A very practical way to begin sowing seeds of mindfulness with your child is practicing gratitude. Take a minute to each share three things you are feeling thankful for at that moment. When our brains are focusing on gratitude the part of our brain responsible for maintaining anxiety is forced to shut down. You are also helping draw your child’s thoughts into the present moment as opposed to ruminating in the past or speculating about the future.

Mindfulness is also a key component to teaching a child emotional regulation skills.

Related > 25 Simple Mindfulness Practices for Kids (they’ll actually want to do!)

5 | Be a safe haven.

Many kids work through tough feelings and experiences that contribute to anxiety through talking. Demonstrating you are available and present will encourage your child to share their thoughts and emotions. When they are sharing, resist the urge to criticize or lecture them.

Raise an emotionally intelligent child by allowing them to tune into their emotions and freely express them without judgment or shame.

Repeat back to them what they shared and empathize with how they are feeling. Utilize the powerful listening skills of acceptance, validation, and empathy, and you will demonstrate to your child that you are a supportive resource to turn to when they are feeling anxious or stressed.

6 | Prioritize sleep.

Kids nowadays are busier than ever but somethings gotta give, and the unfortunate truth is that many times sleep is what gives. Studies have shown that children who experience a lack of sleep have an increased occurrence of anxiety disorders. Nurture your child’s mental health and lower a child’s anxiety by knowing how much sleep they need, and then helping them to get it.

7 | Allow free-play.

There is a multitude of life skills a child learns through play as they are able to get in touch with who they are at their core, learn basic problem solving and coping skills and process through big emotions such as fear, sadness, and anger. Giving your child ample time to play on their terms provides a chance to learn and develop the essential coping skills they will use to deal with stress and anxiety throughout their lives.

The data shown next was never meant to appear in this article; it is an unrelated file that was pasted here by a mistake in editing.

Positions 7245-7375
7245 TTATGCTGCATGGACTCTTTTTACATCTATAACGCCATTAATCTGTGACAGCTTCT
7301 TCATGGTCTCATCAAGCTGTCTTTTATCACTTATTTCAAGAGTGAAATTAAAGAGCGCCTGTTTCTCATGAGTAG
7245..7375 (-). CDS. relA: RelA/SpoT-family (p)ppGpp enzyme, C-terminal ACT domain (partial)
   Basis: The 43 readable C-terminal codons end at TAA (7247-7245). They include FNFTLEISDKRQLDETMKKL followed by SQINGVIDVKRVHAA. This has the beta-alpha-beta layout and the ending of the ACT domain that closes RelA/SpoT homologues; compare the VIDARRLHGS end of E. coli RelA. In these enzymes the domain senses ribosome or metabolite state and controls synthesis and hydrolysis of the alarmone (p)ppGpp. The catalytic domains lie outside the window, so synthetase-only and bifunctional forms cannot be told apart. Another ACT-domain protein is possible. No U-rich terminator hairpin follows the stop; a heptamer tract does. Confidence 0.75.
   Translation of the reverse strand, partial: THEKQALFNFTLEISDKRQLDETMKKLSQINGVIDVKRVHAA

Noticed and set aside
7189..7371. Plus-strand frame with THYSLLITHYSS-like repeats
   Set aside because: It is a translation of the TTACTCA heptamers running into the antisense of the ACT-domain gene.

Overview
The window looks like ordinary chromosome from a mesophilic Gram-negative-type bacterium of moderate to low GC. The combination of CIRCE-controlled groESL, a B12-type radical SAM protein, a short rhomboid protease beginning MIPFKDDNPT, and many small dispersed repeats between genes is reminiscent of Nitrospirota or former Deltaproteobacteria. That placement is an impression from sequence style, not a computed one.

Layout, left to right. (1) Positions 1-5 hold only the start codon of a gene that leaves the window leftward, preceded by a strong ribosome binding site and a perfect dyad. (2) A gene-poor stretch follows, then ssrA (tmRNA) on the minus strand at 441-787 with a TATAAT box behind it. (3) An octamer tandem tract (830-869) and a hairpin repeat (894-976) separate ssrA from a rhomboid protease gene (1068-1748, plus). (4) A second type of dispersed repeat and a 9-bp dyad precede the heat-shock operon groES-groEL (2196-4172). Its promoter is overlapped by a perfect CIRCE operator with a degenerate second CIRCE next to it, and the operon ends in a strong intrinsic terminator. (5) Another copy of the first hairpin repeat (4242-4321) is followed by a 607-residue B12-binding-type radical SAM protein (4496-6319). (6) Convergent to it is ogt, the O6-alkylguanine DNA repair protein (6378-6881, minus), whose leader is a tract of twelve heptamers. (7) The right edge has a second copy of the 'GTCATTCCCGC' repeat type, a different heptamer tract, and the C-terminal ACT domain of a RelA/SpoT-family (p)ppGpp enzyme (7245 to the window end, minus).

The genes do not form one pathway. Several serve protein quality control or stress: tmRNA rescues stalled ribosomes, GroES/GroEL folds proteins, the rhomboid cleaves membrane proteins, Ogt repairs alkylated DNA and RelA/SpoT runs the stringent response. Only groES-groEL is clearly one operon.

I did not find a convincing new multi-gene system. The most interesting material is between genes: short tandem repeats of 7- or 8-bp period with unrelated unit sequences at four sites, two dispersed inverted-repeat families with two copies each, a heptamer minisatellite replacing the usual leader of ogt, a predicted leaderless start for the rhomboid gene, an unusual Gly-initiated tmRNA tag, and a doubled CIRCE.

8| Get them out in nature.

There is plenty of evidence telling us that spending time in nature helps to lower stress and anxiety, but many of us could do better in making it a priority. Involve the entire family and get creative, it won’t be long before the powerful grounding effects of nature are felt by all.

What it really takes to lower a child’s anxiety and stress

When it comes to equipping your child with the tools to lower anxiety and stress, knowledge and intentionality are a powerful pair. By taking steps now that have been shown to lower a child’s anxiety, you are giving them a life-long gift that will keep on giving, good mental health.

P.S. Want to give your child the lifelong SUPERPOWER of emotional health? I created a free 5-day parenting course just for you! Sign up below. 

Other parenting articles you’d love:

10 Insights of Remarkable Parents (from a family therapist)

75 Calming Techniques for Kids that work {printable}

Positive Parenting Isn’t Working? Here are 7 eye-opening reasons Why 

5 Ways to Raise Good Listeners (without yelling or negativity)

childhood anxiety

childhood anxiety

A version of this article was originally published on Parent.co

parenting a child with anxiety

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  1. Hi Angela!
    I am a K teacher with 25+years of experience and a mom of 3. I LOVED this article!! I am constantly “arguing” the NEED for free play and adequate sleep in the lives of my students. I wish I could get your words into the hands of all my school families! Thank you!!

    1. That’s so awesome to hear Julie, thank you so much for sharing this feedback:). Thank you for your awesome work with kids as well. Hope to see you around more!

  2. This has come just at the right time for us. Thank you so much, I am definitely putting this into practice immediately to get my 8 year old grandson. Bless you for sharing.

  3. I loved this article. My 12 ye has led still struggles with separation anxiety. I’ve noticed that wkend a spent outdoors rather than on the computer helps so much! I have always been a stickler for early bedtime although unpopular for a pre teen. Very helpful, thx!

  4. Thank you for this article! It was very informative and I’ll definitely be implementing some changes in my household. For myself as well not just for my kids.